Bifidobacterium bifidum LnbB [19,22] is a member of family GH20 in the Carbohydrate Active Enzymes (CAZy) classification [23] that operates by substrate-assisted catalysis. The 2-acetamido group of the substrate acts as an intramolecular nucleophile leading to an oxazoline/oxazolonium intermediate that is attacked by a nucleophilic water to render the final hydrolysis product with net retention of the anomeric configuration [24,25,26] (Figure 1, detailed mechanism in Figure S1, Supplementary Materials). In retaining glycoside hydrolases, transglycosylation (T) takes place in competition to hydrolysis (H), and a number of studies on diverse GH families are addressing different strategies to modify the T/H ratio. Not only the donor substrate but also the transglycosylation product can be hydrolyzed (secondary hydrolysis) as it is the natural substrate of the hydrolytic activity of the enzyme, thus requiring tight kinetic control. Protein engineering approaches to modulate the T/H ratio towards improved transglycosylation can be grouped in three complementary strategies (reviewed in [3,27]): (i) decrease hydrolysis by mutations at the donor (negative) subsites of the active site that reduce transition state stabilization, (ii) enhance acceptor binding to compete with water by mutations that increase affinity to the acceptor (positive) subsites, and (iii) modify the hydrophilic/hydrophobic balance at the active site to reduce the accessibility or reactivity of the nucleophilic water. A promising approach towards reducing the hydrolase activity while enhancing transglycosylation (strategy (i) above) is based on replacing the enzyme’s most conserved residues by structural analogues in the donor subsites [28].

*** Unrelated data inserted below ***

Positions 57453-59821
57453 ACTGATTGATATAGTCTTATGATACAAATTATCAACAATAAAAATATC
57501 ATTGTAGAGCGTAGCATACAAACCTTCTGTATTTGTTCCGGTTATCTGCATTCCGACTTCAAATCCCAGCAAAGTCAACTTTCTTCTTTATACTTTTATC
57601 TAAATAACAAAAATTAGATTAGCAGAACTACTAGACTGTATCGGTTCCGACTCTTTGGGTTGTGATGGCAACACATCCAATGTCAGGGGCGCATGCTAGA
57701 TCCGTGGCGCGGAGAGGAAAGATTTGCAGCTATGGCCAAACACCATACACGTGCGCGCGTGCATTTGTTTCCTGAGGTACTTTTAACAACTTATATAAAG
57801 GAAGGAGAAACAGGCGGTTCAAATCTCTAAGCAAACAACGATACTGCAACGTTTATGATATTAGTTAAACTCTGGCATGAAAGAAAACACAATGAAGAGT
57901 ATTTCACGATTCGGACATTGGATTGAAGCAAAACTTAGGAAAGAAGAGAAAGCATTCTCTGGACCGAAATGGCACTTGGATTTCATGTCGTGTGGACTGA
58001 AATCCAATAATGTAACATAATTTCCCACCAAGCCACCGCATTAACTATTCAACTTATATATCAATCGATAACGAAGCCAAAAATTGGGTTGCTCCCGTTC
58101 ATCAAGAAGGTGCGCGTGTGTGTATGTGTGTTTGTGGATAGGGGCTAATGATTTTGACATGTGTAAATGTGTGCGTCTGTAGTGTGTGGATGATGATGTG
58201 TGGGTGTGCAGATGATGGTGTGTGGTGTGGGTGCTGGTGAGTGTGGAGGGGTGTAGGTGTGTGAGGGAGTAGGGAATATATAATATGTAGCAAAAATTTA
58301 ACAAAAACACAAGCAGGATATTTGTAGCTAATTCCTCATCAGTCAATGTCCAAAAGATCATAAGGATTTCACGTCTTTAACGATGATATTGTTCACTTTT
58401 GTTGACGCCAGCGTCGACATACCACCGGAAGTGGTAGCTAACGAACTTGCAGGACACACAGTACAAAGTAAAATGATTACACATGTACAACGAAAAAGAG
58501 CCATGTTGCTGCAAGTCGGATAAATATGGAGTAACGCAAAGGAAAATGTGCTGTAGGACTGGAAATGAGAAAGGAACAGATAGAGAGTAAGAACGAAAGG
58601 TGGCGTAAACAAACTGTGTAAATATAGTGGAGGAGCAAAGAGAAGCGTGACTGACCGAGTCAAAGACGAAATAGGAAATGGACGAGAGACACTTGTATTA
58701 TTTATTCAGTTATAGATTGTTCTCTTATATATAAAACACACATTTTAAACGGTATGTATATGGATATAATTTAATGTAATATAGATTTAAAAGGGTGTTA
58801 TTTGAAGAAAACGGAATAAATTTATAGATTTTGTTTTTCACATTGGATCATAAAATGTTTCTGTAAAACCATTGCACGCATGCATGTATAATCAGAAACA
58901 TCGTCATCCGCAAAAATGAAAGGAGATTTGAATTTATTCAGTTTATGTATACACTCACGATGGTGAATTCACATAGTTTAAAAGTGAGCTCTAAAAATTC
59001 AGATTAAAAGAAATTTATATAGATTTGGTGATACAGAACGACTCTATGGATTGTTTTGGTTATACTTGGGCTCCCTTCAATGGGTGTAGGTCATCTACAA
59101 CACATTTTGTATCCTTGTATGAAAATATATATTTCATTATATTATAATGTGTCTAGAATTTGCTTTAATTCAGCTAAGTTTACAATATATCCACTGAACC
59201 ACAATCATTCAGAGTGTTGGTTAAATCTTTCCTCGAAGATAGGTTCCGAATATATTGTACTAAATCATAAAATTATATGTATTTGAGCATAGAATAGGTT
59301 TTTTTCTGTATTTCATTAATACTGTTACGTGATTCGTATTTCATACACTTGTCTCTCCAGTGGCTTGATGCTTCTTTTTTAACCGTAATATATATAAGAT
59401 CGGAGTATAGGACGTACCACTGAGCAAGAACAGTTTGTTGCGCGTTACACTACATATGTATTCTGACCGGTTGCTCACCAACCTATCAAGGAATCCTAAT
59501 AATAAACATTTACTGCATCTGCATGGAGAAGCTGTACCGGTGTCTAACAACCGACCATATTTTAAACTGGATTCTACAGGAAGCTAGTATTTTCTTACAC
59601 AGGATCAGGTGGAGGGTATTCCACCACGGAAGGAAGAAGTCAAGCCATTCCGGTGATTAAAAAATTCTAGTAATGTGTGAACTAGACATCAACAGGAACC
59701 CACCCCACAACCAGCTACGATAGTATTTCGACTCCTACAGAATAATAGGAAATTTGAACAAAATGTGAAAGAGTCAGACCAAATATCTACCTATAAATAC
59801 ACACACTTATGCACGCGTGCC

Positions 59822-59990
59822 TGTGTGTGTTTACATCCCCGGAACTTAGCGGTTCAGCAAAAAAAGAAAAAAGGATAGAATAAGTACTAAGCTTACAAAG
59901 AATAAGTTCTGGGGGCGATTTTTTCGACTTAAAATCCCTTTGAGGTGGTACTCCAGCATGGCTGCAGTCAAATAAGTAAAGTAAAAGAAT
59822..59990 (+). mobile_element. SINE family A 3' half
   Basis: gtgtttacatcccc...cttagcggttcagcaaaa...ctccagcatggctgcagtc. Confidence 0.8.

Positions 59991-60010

Inspection of the X-ray structure of LnbB in complex with LNB and LNB-thiazoline [21] identifies the amino acid residues that directly interact with the ligand in the donor subsites (-2 and -1) (Figure 2). Most of them are highly conserved among GH20 enzymes (see sequence alignment in Figure S2) and were selected for mutational analysis.
First shell residues in subsite -1, Trp373, Trp394, Tyr419 and Trp465 are conserved in GH20 enzymes and were replaced by Phe. Other mutations for Trp394 were also analyzed since it is located in a position not only interacting with the substrate but also close to the catalytic acid/base Glu321. Tyr427, although not conserved, is also in the first shell and was mutated to Phe. Subsite -2 is dominated by hydrogen-bonding interactions with the substrate, and both conserved (Asp320, Asp467, Asn259 and His263) and non-conserved (Gln190, Glu216 and Leu 574) residues were replaced by structural analogues or alanine (Table 1). The residues of the catalytic machinery, the acid/base Glu321 and Asp320 as assisting residue, were also mutated as controls to evaluate the residual hydrolase activity due to knocking out these essential residues.

2.2. Hydrolase Activity of LnbB Mutants